It is undeniable that a tool to Zoom video conferencing has become an integral part of our professional and public life. Due to social problems, most of us are now relying on Zoom to hold working meetings, to conduct virtual “walks” with our friends and more. It is not surprising that scammers use Zoom to steal personal information. If you recently received an invitation to meet Zoom with the human resources Department (HR), it may be a Scam. This writes the Reader’s Digest.
How the Scam works?
Unfortunately, many people were fired or were laid off due to pandemic coronavirus. Even if you are lost your job, it is normal that you are worried about it. A feeling of General anxiety — that is, what is the aim of scammers.
In this fraud, criminals create fake e-mail, which acts as an automatic reminder to an important meeting with the personnel Department. The email contains a link that redirects users to fake login page in the Zoom system, posted on the “zoom-emergency.myftp.org”.
Subject line, layout, messages and descriptions of the meetings vary, but the basic idea is the same, says Naked Security.
For English speakers, the wording of some sentences is quite unnatural, and sometimes there are spelling mistakes that are easy to overlook.
But the consequences of that letter is clear enough: if you miss a meeting that is happening right now, you could lose your job
Also in the letter, there is a button, like Zoom to be able to join the meeting, but if you click on it, you would not be on zoom.us, as one would expect.
However, as you would expect, you get to web page HTTPS (the padlock), and the login page is nearly identical.
Please note that the encryption certificate for this website was issued yesterday, shortly before sending spam messages associated with it.
Also, looking closely, you will notice that the crooks have inserted the text of the proposal Email Address Password in the password instead of just Password, as is done in this page Zoom.
Presumably, they hope that, if you notice this “hint” you can use your account password instead of email password Zoom.
Remember that access to your account, e-mail, the fraudsters are far more important than your account Zoom, for the reason that your account email is probably the way you reset the password for many other accounts.
No matter what we typed in as the password on the fake website, you will be redirected to the real page Zoom, as if something went wrong, and maybe you should just try again.
Thus, the fraudsters do not need to simulate a successful login or to pretend that your login has failed — they just leave you in one of those moments “I wonder what happened there,” and you tend to just go back and start all over again.
Of course, by the time when you see the (completely genuine) help page Zoom, e-mail address and your password are already in the Scam.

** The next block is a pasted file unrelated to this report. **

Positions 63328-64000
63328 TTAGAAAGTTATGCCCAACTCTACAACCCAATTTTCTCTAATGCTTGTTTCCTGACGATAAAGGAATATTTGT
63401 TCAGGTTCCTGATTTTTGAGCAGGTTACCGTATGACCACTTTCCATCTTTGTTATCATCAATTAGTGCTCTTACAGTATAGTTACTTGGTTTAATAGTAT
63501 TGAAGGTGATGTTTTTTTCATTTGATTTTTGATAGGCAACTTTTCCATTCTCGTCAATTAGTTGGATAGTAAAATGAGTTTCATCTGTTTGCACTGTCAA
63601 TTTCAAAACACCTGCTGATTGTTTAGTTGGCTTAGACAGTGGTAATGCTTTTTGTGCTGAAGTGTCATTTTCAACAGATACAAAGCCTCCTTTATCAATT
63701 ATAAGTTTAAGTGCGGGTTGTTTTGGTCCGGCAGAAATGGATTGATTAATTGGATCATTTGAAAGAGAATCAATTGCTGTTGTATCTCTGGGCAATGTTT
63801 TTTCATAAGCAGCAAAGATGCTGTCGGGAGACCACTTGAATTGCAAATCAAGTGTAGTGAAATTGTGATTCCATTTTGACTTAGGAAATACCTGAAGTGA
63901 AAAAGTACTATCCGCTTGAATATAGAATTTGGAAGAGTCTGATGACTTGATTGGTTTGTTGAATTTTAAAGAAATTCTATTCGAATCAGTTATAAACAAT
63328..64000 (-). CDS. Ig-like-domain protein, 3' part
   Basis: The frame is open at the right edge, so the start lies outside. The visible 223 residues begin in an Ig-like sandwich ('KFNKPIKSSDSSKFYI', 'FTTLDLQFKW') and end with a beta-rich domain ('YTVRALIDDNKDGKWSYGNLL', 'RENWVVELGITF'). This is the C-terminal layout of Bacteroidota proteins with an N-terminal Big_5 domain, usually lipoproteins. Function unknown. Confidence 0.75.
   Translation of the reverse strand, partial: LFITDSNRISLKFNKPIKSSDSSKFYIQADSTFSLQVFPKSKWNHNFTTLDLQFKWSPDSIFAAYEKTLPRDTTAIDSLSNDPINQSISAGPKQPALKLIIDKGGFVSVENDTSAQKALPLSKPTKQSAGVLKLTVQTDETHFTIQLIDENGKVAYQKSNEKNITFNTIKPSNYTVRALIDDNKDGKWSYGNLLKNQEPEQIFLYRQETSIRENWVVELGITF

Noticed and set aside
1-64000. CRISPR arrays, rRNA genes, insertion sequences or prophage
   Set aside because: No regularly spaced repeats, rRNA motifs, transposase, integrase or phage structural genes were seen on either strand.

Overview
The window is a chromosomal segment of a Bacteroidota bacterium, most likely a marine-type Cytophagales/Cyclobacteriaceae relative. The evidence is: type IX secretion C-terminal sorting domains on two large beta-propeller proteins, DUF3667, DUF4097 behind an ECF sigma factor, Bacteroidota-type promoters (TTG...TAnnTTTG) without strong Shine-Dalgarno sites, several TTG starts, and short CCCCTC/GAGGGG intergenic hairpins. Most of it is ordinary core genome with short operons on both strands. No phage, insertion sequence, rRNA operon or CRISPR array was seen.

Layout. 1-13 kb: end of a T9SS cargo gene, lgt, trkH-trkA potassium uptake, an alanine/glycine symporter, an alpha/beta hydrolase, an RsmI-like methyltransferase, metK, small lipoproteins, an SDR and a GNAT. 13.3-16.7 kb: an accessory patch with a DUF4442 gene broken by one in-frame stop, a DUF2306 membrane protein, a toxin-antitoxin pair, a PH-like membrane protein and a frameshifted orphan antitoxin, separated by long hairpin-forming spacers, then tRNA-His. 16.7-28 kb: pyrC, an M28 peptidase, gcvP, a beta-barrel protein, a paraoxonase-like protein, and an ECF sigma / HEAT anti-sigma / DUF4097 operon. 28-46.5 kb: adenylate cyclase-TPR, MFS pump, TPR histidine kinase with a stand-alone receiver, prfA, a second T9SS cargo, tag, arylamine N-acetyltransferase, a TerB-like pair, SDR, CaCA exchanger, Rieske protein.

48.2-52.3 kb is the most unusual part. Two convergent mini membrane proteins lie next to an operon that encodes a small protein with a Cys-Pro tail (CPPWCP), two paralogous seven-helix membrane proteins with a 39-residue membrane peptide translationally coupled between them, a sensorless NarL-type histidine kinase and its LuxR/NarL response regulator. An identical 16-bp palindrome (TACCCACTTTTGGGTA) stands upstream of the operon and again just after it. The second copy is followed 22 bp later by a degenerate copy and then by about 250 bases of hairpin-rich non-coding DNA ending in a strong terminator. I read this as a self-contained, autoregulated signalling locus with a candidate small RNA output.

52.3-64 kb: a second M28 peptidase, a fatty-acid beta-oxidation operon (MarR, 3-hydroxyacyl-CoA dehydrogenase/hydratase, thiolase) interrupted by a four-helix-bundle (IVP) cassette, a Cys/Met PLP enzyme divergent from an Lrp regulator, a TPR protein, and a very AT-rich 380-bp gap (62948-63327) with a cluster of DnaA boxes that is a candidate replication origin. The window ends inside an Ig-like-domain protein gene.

“Your presence is crucial to this meeting and are equally required for the start of the meeting on the analysis of efficiency in the first quarter”, — is spoken in the main part of the letter. The subject line of the email reads: “Suspension/termination of the contract.”
By the way, Zoom is not the only platform used by scammers — you will also have other social networks such as Facebook.
What people can do to protect yourself?
Do not log in after clicking on links in emails. You need to go directly to Zoom or switch to the Zoom app and then try to enter the number of meeting specified in the text of the letter.
Turn on two-factor authentication if you can. Zoom supports 2FA based on one-time codes generated by the app on your phone, and most email services too.
Every time you log into the system with another source of inconvenience for you is very minor, but additional efforts for fraud is huge because one of your password is not enough.
Immediately notify the IT team of your organization if you receive such a message. Scammers rarely send phishing emails to one person in the company, so if you can act as an early warning system in your organization, you will help protect everyone else.
If you receive this email, change your password immediately. The sooner you change your password, the less time will be the scammers.
“Unfortunately, criminals usual practice is using in their schemes a loud global news, and the outbreak of coronavirus is perfect for this, says Morten Brugger, CEO of Wire. — Cybercriminals reinforce fear and vulnerability associated with flash to catch people who are desperate to get more information.”
According to Bragger, the most important thing people can do to protect yourself from such scams is to be suspicious to people, applications, and objects which they do not know. In a pandemic is natural to want to know everything, but it is very important to stick to trusted and reliable sources.
“People should carefully check all emails and links and to authenticate only where they know the domain names of senders, be wary of those websites and links, which is slightly different from the original or not recognized, says Bregger. — If you’re not sure, play it safe and look elsewhere”.